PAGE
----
Managing Your Business
The Business Owner End-of-Year Checklist
As the year draws to a close, now is a great time to polish your strategies and fix the problems that you noticed throughout the year. It is also ideal to step back and study your industry and what your competitors are doing. Internally, however, use this checklist to refresh your business for the upcoming year:
1. Review cash flow and reconcile accounts.
Analyze your cash flow statements (operating, investing, and financial activities) to understand how the money was spent during the year and adjust the budget accordingly. Other statements such as the P&L statement and balance sheet should also be reviewed. Don’t let the debts pour into the new year. Relieve the financial burdens and pay vendors and contractors so you can start the year within minimal debt.
2. Make any end-of-year tax adjustments.
If your fiscal year matches the calendar, you might be able to lower this year's tax burden, by pre-paying some expenses and making sure you are exercising all of the applicable business expenses.
3. Assess your marketing strategy.
New methods of marketing appear several times a year. It is easy to fall into the same marketing cycle you’ve been used to for years, and even easier to be left behind in the latest marketing trends. Regardless of whether you have only yourself, five, or twenty people on your marketing team, be sure to consistently assess the marketing plan you have in place, and make a blueprint for how to improve in the next few months.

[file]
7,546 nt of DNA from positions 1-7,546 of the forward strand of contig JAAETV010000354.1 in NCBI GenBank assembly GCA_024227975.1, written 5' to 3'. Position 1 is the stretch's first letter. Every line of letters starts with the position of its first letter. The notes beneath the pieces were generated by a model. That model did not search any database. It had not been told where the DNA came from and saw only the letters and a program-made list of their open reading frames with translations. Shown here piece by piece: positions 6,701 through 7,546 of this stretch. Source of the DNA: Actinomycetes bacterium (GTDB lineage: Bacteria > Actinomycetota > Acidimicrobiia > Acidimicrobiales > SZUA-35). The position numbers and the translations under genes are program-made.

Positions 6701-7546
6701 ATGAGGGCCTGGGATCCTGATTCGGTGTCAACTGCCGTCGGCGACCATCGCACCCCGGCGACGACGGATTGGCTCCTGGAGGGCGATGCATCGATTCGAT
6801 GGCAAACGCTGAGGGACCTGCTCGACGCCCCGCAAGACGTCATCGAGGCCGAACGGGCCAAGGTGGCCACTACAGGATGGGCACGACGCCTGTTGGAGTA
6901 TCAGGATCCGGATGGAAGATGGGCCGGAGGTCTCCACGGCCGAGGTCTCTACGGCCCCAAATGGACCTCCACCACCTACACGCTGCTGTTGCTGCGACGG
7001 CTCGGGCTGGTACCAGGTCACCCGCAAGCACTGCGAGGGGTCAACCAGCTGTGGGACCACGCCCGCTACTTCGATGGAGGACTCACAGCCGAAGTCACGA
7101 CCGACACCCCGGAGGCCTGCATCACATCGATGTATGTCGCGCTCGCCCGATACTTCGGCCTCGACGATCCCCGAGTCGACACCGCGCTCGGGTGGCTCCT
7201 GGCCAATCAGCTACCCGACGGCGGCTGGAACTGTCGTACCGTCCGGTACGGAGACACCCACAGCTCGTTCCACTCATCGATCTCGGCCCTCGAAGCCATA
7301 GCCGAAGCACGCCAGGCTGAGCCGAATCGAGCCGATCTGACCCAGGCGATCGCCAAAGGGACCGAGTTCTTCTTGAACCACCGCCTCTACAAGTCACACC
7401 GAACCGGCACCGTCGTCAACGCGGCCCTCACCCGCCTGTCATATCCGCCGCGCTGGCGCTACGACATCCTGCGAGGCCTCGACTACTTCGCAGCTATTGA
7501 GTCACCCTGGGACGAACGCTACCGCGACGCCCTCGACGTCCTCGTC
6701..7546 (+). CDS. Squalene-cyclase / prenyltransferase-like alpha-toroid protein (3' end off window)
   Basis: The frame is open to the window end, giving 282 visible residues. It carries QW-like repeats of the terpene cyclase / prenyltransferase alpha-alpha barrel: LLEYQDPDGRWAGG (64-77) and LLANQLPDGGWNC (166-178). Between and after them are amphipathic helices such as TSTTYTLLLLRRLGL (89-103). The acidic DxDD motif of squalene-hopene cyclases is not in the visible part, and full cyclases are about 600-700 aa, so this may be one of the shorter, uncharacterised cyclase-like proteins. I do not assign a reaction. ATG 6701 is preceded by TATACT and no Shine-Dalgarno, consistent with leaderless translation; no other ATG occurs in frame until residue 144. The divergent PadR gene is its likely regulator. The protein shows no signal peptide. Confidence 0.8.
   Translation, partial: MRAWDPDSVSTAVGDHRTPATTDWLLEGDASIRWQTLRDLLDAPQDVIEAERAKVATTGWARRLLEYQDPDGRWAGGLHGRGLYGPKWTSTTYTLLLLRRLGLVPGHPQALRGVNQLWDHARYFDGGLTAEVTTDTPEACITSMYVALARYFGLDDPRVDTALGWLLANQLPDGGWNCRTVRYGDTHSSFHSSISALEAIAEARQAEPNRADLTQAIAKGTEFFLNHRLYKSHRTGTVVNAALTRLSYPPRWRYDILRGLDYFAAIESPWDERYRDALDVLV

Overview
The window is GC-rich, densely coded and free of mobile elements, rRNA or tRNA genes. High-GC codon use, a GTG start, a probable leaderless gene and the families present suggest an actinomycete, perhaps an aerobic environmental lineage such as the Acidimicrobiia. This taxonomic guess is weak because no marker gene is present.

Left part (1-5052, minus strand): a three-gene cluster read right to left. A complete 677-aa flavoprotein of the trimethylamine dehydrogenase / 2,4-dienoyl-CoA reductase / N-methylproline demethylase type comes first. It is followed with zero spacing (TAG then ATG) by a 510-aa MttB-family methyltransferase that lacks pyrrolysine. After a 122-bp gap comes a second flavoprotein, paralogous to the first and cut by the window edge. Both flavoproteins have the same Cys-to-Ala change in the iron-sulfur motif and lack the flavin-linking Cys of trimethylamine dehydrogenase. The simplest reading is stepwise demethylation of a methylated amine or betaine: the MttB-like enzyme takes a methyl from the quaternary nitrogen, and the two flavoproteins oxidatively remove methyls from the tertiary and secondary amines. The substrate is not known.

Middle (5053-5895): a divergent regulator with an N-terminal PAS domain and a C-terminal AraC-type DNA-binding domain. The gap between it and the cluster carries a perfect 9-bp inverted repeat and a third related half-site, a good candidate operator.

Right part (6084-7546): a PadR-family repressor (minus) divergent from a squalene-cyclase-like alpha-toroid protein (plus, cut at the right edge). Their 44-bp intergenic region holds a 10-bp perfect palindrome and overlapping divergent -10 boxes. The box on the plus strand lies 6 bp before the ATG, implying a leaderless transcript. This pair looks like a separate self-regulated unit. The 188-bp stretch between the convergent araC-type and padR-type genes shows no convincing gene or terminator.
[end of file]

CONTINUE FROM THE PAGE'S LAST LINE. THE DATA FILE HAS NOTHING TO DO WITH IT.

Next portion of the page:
4. Take care of your employees.
What better time than the holidays to show appreciation and recognition for your employees? Use this time to measure your employees’ performance and reward or incentivize them for it. Additionally, the beginning of the year is time to prepare for tax season, and you should have W-2’s organized and mailed out by mid-January. This means solidifying new hires and confirming benefits and salary changes.
5. Dissolve if you’re no longer operating.
There are many benefits to dissolving your business within the tax year, including:
- By dissolving your business before year-end, you’ll no longer have to worry about any compliance responsibilities, including annual reports and state filings.
- Officially ending a business cuts off unknown liabilities that continue to lurk, such as creditors, lawsuits, and old customers.
- If you fail to close the business before the year ends, you're likely going to have to pay for taxes for 2019, even if you don't generate revenue.
If you are no longer operating, make sure to dissolve your companybefore December 31st.
6. Reflect on goals and make new goals for next year.
Revisiting your goals is a necessary practice – both long- and short-term. Create a direction for your business by asking yourself, “Did I meet X goal?” If the answer is no, what can you do differently to meet that goal? If the answer is yes, what new goals can you achieve in the new year? Be sure to open the brainstorming session to your team members and partners, as they might provide fresh ideas that you couldn’t think of before.
7. Brag about it!
Although it might seem unnecessary and tedious to gather your company’s success over the course of the year, your customers and vendors will appreciate the impact they made by doing business with you. Include statistics such as the number of employees you hired, the total money raised for a non-profit that your company assisted in raising money for, or even industry-specific information like “cakes baked in the past year” if you are a bakery. Be creative, and you’ll stand out against your competition.